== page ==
What Projection and Hi-Res Audio Have in Common

We’ve recently spent time covering two very different audio/video technologies. One is long-established but in some ways breaking new ground. The other—well, I suppose that’s also long-established and breaking new ground, though with a fresh spin.

We’ll start with recent reviews of three front projectors. One is of a native 4K projector, Sony’s fourth to date and, at $10,000 retail, its least costly. The other two, from Epson and BenQ, are priced at $1,600 and $1,199, respectively. Of course, we’ve been fanboys of the front projection category forever, but what struck me now about this Sony, in particular, is how the firm’s 4K technology has dropped in a matter of three years from its starting point of $25,000. Today’s budget projectors, meanwhile, are getting better and better, and though these two pieces still won’t quite deliver the extra-deep blacks that demanding perfectionists crave, they get darker than their counterparts of three years ago and have improved image quality in virtually every other aspect as well. These are impressive, entry-level enthusiast models.

The second technology highlighted in ”Four Steps to Hi-Res Heaven” is high-resolution audio, or “hi-res” as it has now been sanctioned by the Consumer Electronics Association (CEA). I can’t deny that a mechanism for better-than-CD sound quality (aside from vinyl) has been around since the early days of SACD and DVD-Audio, two optical-disc-based formats that failed to capture the imagination of the mass market. Perhaps this new edition, a computer- and cloud-based model involving downloads of high-density digital audio files and increasingly higher quality Internet streams, will catch on in a way the disc approach did not.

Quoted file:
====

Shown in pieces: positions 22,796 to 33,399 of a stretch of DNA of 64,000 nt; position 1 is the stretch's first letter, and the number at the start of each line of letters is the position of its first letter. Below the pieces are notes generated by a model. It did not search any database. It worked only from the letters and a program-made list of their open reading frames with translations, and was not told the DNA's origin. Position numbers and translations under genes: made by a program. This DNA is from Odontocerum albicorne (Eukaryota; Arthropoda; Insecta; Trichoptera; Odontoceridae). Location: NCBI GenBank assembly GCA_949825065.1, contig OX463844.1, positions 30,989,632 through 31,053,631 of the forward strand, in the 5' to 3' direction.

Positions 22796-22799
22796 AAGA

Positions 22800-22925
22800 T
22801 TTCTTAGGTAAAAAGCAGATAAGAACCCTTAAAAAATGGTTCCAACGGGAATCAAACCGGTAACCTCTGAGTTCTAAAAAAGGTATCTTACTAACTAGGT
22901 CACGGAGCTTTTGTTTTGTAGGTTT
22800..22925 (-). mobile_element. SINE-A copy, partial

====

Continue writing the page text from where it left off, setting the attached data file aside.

From a consumer standpoint, there are still some obvious issues with hi-res. Setting up a hi-res music library continues to require a bit of technical savvy; you need special player software that can manage the hi-res files or lay over your iTunes software to make it work, and for now at least, the quality of the digital-to-analog conversion in everyday computers and handhelds is still poor enough that realizing the full potential of these files requires the purchase of a separate DAC. (Otherwise excellent DACs found in better AVRs, unfortunately, mostly lack the significant asynchronous USB connection used in better standalone models.) Hi-res album downloads from the limited number of online stores that offer them remain pricey, and the offerings (while robust) are comparatively limited in scope. And Internet streaming services, which is where the mass market is really headed for music consumption, still don’t offer better-than-CD quality at this writing. (Tidal, already charging around $20/month for its CD-equivalent stream, is said to be preparing an upgraded (and presumably more expensive) hi-res service for imminent launch.)

Nonetheless, the high-res music I’ve heard in many demos and on my own system has proven to me that it’s worth the effort and cost. With the right content on the minimum required playback gear—decent quality but not high end—there is a palpable spaciousness, detail, and dynamic capability that you just don’t get with CDs, and certainly not with lossy compressed downloads or streams. Along with LPs, hi-res audio is the best, most engaging experience a serious music lover can get right now short of a live performance, just as the huge impact of a front-projected image remains the best experience a movie lover can get at home. These represent the cutting edge of our audio/video experience, which is what Sound & Vision, and its predecessors Stereo Review, Video, and Home Theater, have always been about. And that’s where we remain.

Rich67's picture

4K brings very little to regular, <65", televisions but may provide benefits to projectors with their much larger image. I maintain that the real advance is HDR not more pixels, Hi-res music is, another so what technology. There are only a few people who care or even notice. I suppose that there must be a standard and it should be the ultra, but these two technologies will reach or effect very few people.